The first, puppetboard::apache::vhost, will use the apache::vhost defined-type to create a full virtual host. This is useful if you want puppetboard to be available from http://pboard.example.com:

(The following is generic code used in our tests, it works on Debian 9 and 10, also on Ubuntu 16.04 and 18.04. It will talk to PuppetDB on localhost via http)

# Configure Apache on this server
class { 'apache':
  default_vhost => false,
  purge_configs => true,
}
$wsgi = $facts['os']['family'] ? {
  'Debian' => {package_name => "libapache2-mod-wsgi-py3", mod_path => "/usr/lib/apache2/modules/mod_wsgi.so"},
  default  => {},
}
class { 'apache::mod::wsgi':
  * => $wsgi,
}

# Configure Puppetboard
class { 'puppetboard':
  manage_virtualenv => true,
  manage_git        => true,
  require           => Class['puppetdb'],
}

# Access Puppetboard through pboard.example.com
class { 'puppetboard::apache::vhost':
  vhost_name => 'localhost',
  port       => 80,
}

The second, puppetboard::apache::conf, will create an entry in /etc/apache2/conf.d (or /etc/httpd/conf.d, depending on your distribution). This is useful if you simply want puppetboard accessible from http://example.com/puppetboard:

# Configure Apache
# Ensure it does *not* purge configuration files
class { 'apache':
  purge_configs => false,
  mpm_module    => 'prefork',
  default_vhost => true,
  default_mods  => false,
}

class { 'apache::mod::wsgi': }

# Configure Puppetboard
class { 'puppetboard': }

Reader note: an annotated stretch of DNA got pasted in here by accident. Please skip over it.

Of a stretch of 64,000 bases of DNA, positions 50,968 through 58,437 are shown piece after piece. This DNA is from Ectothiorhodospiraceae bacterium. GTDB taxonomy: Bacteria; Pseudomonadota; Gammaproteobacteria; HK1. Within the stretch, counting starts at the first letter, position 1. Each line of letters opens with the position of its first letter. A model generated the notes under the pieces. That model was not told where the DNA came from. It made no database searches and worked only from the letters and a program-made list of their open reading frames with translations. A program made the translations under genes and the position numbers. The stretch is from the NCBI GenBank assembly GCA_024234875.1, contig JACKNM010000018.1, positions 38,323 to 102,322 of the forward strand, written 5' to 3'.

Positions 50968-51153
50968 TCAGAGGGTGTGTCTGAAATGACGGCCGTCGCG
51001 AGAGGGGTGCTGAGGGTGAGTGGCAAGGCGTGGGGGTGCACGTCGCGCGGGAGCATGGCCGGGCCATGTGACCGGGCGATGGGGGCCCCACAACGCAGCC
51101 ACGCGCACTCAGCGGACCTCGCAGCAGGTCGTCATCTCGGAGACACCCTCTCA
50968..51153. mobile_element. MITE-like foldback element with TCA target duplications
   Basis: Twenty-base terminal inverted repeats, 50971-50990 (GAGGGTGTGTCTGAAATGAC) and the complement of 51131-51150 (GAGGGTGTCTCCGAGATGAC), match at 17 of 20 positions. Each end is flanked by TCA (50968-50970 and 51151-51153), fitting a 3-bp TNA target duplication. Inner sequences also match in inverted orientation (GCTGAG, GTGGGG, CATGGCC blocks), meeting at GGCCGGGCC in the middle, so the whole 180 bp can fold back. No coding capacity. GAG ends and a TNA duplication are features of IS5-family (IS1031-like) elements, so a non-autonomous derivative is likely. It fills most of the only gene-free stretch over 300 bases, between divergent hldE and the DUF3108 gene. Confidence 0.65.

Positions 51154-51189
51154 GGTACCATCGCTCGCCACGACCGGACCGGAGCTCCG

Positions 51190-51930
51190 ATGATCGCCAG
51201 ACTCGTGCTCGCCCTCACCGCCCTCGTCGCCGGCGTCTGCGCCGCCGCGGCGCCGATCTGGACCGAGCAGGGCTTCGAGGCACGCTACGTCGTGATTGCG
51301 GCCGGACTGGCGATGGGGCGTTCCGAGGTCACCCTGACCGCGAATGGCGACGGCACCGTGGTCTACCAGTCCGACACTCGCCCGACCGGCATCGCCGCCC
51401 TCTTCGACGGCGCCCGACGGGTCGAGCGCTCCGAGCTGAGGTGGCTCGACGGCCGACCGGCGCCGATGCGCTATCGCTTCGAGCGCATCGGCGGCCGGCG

# Access Puppetboard from example.com/puppetboard
class { 'puppetboard::apache::conf': }

Apache (with Reverse Proxy)

You can also relocate puppetboard to a sub-URI of a Virtual Host. This is useful if you want to reverse-proxy puppetboard, but are not planning on dedicating a domain just for puppetboard:

class { 'puppetboard::apache::vhost':
  vhost_name => 'dashes.acme',
  wsgi_alias => '/pboard',
}

In this case puppetboard will be available (on the default) on http://dashes.acme:5000/pboard. You can then reverse-proxy to it like so:

Redirect /pboard /pboard/
ProxyPass /pboard/ http://dashes.acme:5000/pboard/
ProxyPassReverse /pboard/ http://dashes.acme:5000/pboard/

Using the puppetlabs/apache module:

apache::vhost { 'example.acme':
  port            => '80',
  docroot         => '/var/www/html',
  redirect_source => [ '/pboard' ],
  redirect_dest   => [ '/pboard/' ],
  proxy_pass      => [
    {
      'path' => '/pboard/',
      'url'  => 'http://dashes.acme:5000/pboard/',
    },
  ],
}

RedHat/CentOS 7 with Python 3

CentOS/RedHat 7 is pretty old. Python 3 got added after the initial release and a lot of packages are missing. For example python3.6 is available as a package, but no matching wsgi module for apache is available. Because of that, we don't test on CentOS 7 anymore. However, it's still possible to setup Puppetboard on CentOS with gunicorn as a webserver and nginx/apache forwarding to it.

Using SSL to the PuppetDB host

If you would like to use certificate auth into the PuppetDB service you must configure puppetboard to use a client certificate and private key.

You have two options for the source of the client certificate & key:

  1. Generate a new certificate, signed by the puppetmaster CA
  2. Use the existing puppet client certificate

If you choose option 1, generate the new certificates on the CA puppet master as follows:

sudo puppet cert generate puppetboard.example.com

Note: this name cannot conflict with an existing certificate name.

The new certificate and private key can be found in $certdir/.pem and $privatekeydir/.pem on the CA puppet master. If you are not running puppetboard on the CA puppet master you will need to copy the certificate and key to the node running puppetboard.

Here's an example, using new certificates:

$ssl_dir = '/var/lib/puppetboard/ssl'
$puppetboard_certname = 'puppetboard.example.com'
class { 'puppetboard':
  manage_virtualenv   => true,
  puppetdb_host       => 'puppetdb.example.com',
  puppetdb_port       => 8081,
  puppetdb_key        => "${ssl_dir}/private_keys/${puppetboard_certname}.pem",
  puppetdb_ssl_verify => "${ssl_dir}/certs/ca.pem",